Lieutenant Aubrey smiled. "Since I was a boy, I have spent most of my time afloat. When I was at home, my mother did not care for informal parties. I have a little book 'wherein are displayed all the figures ever used in dances, in a way so easy and familiar, that persons of the meanest capacity may in a short time acquire a complete knowledge of that rational and polite amusement'. I do not think, however, that the author conceived of such a mean capacity as mine."

"Nonsense!" cried Sophie, with unusual vehemence. "Just follow what the others do. Fanny or Charlotte will see you right — their dancing master declared that they had 'prodigious natural abilities'... though he might have merely been currying favour to justify his fees."

"There is a young man approaching us with some determination," broke in Miss Wesley. "I will not say that he is drunk, but I am afraid he is not sober."

"Aubrey!" exclaimed the young man, loudly. "I saw you arrive with those sisters — they must be twins — the loveliest girls in the Assembly Rooms. You must introduce me to them."

"You are referring to my nieces, I collect. I shall first introduce you to their mother. Mrs Aubrey, Mr Hugo Babbington. Mr Babbington is reading for the bar. I believe you are acquainted with his elder brother."

[pgb-w] Miss Wesley thought Mr Hugo Babbington an entirely suitable figure. He had the insouciant charm of his brother, and a smile made more delightful by a full set of teeth. If he did not share the Babbington trait in teeth, perhaps he was free of some of the other attitudes and habits of the elder brother, those habits that, even among ladies of such an age that amongst each other frankness could be practiced without censure, would not be openly described, merely nodded and winked, and left to delicious imagination.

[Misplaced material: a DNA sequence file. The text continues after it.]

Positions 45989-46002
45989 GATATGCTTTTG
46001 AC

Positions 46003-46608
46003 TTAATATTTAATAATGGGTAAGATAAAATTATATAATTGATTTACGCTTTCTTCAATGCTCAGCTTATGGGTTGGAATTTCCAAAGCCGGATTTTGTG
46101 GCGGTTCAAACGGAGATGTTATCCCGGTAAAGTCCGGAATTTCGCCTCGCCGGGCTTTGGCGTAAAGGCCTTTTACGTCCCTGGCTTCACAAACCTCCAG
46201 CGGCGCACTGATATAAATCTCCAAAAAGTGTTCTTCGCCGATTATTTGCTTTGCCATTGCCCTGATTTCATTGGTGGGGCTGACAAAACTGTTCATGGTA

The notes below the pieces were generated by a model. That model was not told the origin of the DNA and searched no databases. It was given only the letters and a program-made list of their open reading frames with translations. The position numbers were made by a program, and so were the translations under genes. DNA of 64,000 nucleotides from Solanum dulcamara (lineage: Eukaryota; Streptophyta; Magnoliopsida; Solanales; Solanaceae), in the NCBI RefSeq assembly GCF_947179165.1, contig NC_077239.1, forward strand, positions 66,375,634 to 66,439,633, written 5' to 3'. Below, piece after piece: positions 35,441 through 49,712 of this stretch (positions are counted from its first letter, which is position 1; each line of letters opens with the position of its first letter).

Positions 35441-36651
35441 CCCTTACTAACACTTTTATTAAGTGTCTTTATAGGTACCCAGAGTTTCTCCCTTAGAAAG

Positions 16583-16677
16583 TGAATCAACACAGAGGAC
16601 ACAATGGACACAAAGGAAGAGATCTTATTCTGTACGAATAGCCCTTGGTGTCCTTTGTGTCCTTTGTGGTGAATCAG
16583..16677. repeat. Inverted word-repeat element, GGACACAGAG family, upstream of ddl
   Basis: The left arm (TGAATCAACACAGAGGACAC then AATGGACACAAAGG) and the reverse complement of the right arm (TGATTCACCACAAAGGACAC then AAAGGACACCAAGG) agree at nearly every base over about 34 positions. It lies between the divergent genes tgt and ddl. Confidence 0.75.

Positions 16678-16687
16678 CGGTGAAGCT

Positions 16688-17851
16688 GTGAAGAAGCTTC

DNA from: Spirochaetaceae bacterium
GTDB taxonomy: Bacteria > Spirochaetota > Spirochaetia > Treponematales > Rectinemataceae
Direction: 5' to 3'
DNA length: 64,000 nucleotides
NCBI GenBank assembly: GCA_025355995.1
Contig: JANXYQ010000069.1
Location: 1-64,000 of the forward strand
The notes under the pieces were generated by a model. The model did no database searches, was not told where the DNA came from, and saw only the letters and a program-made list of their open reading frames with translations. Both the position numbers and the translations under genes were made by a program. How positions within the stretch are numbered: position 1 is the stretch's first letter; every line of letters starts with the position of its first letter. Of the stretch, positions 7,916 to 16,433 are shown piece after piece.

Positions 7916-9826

"Mr Babbington, how pleasant to make your acquaintance at last," Mrs Aubrey said. "And are you in Bath for the season, Sir?"

"No, my dear Mrs Aubrey, I am afraid that I stay here but a week, and then am expected in Dorset by my good friend, Mr Wilson-Scott. He has recently purchased Trinque Hall, don't you know. He and his widowed sister, Mrs Baker, are anxious to entertain the county, and I am to provide a useful dinner partner for the unattached ladies that inevitably must be invited."

Miss Wesley's eyes had widened fractionally at the name Wilson-Scott. Could that be Emperson Wilson-Scott, she wondered? Had he not inherited a distant relative's fortune, one that would modestly be deemed as excessively large?

Miss Wesley's parents had been impecunious, in terms relative to the financial standing of those whose company they felt entitled to keep. Her usually half-pay father had been unwise in his shore-going expenditures, and her mother had needed medicinal spirits to such an extent that management of the household economy had been a harsh task for the daughter. By careful practices she had assembled some resources. The Funds provided just enough for her to appear in decent array in the season, but little more.

Thus she had become a devotee of the Notices of Wills and Estates, always carried in such estimable detail in the Times of London. Her circle of ladies who were placed similarly to herself was a veritable Spring brook of information on estates, inheritances, bequests, entailments, and prospects. Her cousin Eustace, a clerk well-placed in a City counting house, provided most reliable knowledge about the flow of what she believed was called "smart money" — and what a ring of delicious danger that word 'smart' had. In fact, Miss Wesley had a reputation in her discreet circle as the person to speak with quietly when the prospects and choices of sons and daughters of the county gentry were under consideration.